Do you know the feeling of having no one to turn to? Of being at war with those whom you don’t want to fight with at all? Of being hurt, again and again, by the very ones you ought to be able to trust the most? I do. Because I do, God, help me has become a daily, sometimes hourly, prayer for me.

God, help me encompasses so much. My desire to know Him better, to serve Him better, to love Him better, to serve others better. To be the Mom, and yes, even the wife, that I long to be. To be an example to others of grace, of godliness, of hope in the midst of heartbreaking circumstances. To one day have a church that stands on the Bible for its doctrine but also knows and understands the pain in our lives and loves us anyway—and lets us love them. To be able to live in peace, worship in peace, to move forward rather than endlessly feeling as if I’m taking one step forward and ten more backwards, sideways, or skewed all over the place. To honor God by being able to pay my bills. To simply have enough. To be able to help others. “God, help me”…. There are times for deeper, more expansive prayers and I pray those often. But there’s also times for simple prayers of dependence.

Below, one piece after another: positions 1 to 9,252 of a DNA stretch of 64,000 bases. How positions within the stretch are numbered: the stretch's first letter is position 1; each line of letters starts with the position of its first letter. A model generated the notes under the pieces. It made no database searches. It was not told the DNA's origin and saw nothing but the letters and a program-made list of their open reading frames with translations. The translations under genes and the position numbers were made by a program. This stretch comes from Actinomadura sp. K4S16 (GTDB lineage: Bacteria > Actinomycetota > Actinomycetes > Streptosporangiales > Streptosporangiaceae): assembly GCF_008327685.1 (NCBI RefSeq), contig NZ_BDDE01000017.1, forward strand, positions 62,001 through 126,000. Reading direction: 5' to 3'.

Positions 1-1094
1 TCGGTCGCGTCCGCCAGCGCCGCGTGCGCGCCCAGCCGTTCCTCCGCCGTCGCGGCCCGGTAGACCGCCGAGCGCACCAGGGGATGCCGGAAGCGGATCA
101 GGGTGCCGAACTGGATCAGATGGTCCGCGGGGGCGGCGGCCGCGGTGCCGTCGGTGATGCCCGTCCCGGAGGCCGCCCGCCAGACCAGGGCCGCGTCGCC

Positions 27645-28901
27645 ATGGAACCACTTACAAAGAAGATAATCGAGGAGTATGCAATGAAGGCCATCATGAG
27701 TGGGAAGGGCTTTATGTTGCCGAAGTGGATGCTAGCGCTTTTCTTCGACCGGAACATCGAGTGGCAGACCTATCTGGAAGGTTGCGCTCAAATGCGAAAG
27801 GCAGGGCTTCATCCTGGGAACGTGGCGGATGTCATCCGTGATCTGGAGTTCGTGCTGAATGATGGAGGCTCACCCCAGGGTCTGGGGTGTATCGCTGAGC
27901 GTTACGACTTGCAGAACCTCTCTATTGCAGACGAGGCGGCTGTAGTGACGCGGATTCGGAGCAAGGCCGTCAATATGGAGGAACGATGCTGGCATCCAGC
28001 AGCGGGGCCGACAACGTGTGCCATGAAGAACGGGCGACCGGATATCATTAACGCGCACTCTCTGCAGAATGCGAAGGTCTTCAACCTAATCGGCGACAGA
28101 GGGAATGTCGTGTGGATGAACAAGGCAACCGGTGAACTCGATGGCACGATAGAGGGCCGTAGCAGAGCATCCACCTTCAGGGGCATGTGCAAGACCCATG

Early on, I learned the importance of praying because, even then, our lives were upside down and backwards. My father was an abusive drunk and he terrified me. I remember being three years old and sitting at my mother’s breakfast table saying first one prayer, then another, out loud. She asked me what I was doing and I told her that I was “practicing praying”. She reminded me she’d taught me “Now I lay me down to sleep”. I remember telling her that “I’ve got more things to say to God than just that.” I still do.

I pray because I can’t help myself. I pray because I’m helpless. I pray because the need flows out of me all the time, waking and sleeping. It doesn’t change God, it changes me.~ C.S. Lewis

I, too, can’t help myself. I must pray. Not to make the Gospel me-centered because it isn’t, but God alone is the One who has always been there for me. He’s lead me down rough and rocky roads, tumultuous pathways, through caustic bitter relationships with family members, through many a dangerous time. I’ve lived in and through poverty, abuse, rejection, and ongoing chronic illness (that, at times, has nearly taken my life). He led me through the valley of false doctrine into His glorious pure truth. He is the reason I live, I breathe, I hope. Be they short or long, my prayers don’t change God. They change me. They change my perspective on my circumstances, aligning it with His. They change my will, making His will my own. My prayers are to honor Him, but they are what continues to give me life.